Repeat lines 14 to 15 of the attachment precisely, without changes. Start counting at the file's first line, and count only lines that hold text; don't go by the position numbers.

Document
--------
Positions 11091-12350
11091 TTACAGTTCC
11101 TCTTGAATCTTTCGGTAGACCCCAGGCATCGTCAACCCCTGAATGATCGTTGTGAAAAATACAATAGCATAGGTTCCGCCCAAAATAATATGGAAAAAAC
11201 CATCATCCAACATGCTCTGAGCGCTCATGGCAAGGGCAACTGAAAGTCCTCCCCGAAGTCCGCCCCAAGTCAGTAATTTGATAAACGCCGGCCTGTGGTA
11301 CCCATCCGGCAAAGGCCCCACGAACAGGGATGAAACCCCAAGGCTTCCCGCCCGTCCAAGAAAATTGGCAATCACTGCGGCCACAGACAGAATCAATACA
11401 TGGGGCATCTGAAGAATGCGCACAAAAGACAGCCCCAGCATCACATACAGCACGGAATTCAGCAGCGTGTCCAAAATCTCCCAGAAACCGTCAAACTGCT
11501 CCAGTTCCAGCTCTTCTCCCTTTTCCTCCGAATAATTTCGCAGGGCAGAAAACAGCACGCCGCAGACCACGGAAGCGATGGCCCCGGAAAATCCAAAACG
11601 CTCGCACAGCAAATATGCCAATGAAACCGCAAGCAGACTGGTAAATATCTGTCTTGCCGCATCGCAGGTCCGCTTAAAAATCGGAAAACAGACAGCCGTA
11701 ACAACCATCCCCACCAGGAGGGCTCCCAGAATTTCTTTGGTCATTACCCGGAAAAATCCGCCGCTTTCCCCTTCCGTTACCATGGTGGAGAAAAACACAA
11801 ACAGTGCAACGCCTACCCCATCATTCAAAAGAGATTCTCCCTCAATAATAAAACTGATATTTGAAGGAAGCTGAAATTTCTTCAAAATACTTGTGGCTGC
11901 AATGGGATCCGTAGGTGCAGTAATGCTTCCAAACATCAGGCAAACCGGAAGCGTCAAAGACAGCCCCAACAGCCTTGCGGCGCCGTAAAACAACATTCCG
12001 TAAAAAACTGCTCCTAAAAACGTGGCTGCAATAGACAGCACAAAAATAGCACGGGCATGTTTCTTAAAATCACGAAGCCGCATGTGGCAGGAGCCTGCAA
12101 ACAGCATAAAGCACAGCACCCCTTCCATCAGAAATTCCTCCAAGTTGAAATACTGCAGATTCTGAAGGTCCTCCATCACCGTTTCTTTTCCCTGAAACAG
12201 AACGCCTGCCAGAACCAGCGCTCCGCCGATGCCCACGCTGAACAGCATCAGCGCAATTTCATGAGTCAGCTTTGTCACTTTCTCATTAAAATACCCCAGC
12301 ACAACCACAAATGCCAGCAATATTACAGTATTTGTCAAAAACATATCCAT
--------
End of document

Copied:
12201 AACGCCTGCCAGAACCAGCGCTCCGCCGATGCCCACGCTGAACAGCATCAGCGCAATTTCATGAGTCAGCTTTGTCACTTTCTCATTAAAATACCCCAGC
12301 ACAACCACAAATGCCAGCAATATTACAGTATTTGTCAAAAACATATCCAT